Mosque in Aceh Province, the only which has Islamic Sharia Law in Indonesia
Renaud Girard


PARIS — The Islamic State (ISIS) is like the Hydra, the multi-headed monster of mythology that Hercules alone was able to slay. Whenever he managed to cut off one its heads, two new ones grew back instantly. Likewise, the jihadists — having recently lost Mosul, in Iraq — are already making headlines again, this time far away from the Arab world and Mesopotamia.

In late May, in the southern Philippine archipelago, on the island of Mindanao, militants of the jihadist organization Maute (which pledged allegiance to ISIS in 2015) overran the city of Marawi and its 200,000 inhabitants. And on jihadist websites, the word is out that: "If you can't reach Syria, go to the Philippines!"

For young Muslims swayed by Wahhabi ideology and dreaming of taking up arms to fight, video-game-style, there are a myriad of opportunities for jihadi tourism. They can visit the banks of the Euphrates, and then head to the shores of the Gulf of Sidra, in the Mediterranean Sea, before making their way to the turquoise waters of the Celebes Sea, in the western Pacific.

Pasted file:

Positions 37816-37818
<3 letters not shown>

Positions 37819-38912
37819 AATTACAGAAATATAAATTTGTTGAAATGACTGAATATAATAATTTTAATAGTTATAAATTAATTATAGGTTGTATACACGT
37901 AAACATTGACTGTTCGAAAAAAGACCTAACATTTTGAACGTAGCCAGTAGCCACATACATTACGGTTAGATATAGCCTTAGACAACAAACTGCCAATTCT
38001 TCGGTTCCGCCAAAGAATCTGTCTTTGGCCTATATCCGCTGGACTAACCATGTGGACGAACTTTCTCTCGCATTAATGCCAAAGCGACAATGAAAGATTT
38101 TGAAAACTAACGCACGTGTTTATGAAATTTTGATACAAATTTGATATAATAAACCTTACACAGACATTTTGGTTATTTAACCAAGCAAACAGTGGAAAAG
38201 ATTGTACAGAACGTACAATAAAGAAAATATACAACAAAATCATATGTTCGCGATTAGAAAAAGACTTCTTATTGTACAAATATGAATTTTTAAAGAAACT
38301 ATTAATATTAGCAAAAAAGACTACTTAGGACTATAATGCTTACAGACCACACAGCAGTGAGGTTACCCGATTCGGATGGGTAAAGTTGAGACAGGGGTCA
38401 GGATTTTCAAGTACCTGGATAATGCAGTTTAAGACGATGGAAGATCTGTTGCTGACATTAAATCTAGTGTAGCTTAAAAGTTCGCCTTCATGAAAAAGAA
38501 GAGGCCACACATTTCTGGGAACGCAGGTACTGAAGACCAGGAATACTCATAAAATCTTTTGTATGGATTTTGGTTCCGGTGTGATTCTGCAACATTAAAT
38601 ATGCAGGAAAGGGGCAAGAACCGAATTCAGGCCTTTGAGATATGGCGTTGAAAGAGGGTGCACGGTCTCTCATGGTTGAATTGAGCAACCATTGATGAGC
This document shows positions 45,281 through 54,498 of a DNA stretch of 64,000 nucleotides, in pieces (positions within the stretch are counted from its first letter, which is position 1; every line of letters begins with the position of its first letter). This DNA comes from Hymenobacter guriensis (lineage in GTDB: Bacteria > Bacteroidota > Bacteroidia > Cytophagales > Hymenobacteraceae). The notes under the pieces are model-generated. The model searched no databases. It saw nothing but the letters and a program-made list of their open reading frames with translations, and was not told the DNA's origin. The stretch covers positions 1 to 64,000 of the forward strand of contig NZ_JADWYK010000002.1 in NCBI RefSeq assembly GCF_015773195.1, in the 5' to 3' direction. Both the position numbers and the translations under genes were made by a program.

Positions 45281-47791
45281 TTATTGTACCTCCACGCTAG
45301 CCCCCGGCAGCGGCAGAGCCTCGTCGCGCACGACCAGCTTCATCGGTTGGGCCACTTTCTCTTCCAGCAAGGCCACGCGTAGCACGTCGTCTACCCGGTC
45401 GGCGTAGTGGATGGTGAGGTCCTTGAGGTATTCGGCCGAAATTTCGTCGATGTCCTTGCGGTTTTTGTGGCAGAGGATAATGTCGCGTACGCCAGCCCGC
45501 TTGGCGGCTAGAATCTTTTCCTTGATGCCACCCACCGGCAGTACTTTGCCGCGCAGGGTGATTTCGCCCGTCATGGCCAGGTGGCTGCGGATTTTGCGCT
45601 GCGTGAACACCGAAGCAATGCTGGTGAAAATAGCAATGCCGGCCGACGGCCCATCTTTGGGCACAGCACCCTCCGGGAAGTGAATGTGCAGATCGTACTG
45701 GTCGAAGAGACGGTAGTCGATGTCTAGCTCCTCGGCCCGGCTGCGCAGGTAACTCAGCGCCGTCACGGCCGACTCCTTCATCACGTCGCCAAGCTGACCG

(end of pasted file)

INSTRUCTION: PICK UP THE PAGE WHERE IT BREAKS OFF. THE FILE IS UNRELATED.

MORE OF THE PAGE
In the areas seized by ISIS, Christians are targeted for the sole fact that they're Christians. The BBC published a video from a Christian woman from Marawi who was forced to hide with her six children at a compassionate neighbor's for 11 days, panicked whenever they could hear the noisy outcries of the jihadists. Their story is reminiscent of Anne Frank's — the fear of being killed for who you are, not even for what you've done.


Battles to retake Marawi city from Islamists Rebels in Philippines Photo: Sherbien Dacalano/ZUMA

When Nazism was defeated in 1945 and when the Berlin Wall fell in 1989, we naively believed that totalitarianism would never appear again on the face of the earth. We had forgotten about Wahhabism, this Muslim puritanism preached in the 18th century by an Arabian peninsula sheik allied with the house of Saud. We didn't understand then what immense lever the addition of petrodollars and of America's obsession in solely fighting against Sovietism would provide to this deadly ideology. As soon as the head of Muscovite Communism was cut, the hideous figure of internationalist Islamism started growing.

Philippine special forces still haven't retaken full control of Marawi. At least 400 jihadists have already been killed, along with about a hundred of the government troops. There is the fear that many Islamist militants will try to leave by sea and head to Indonesia.

Laying down roots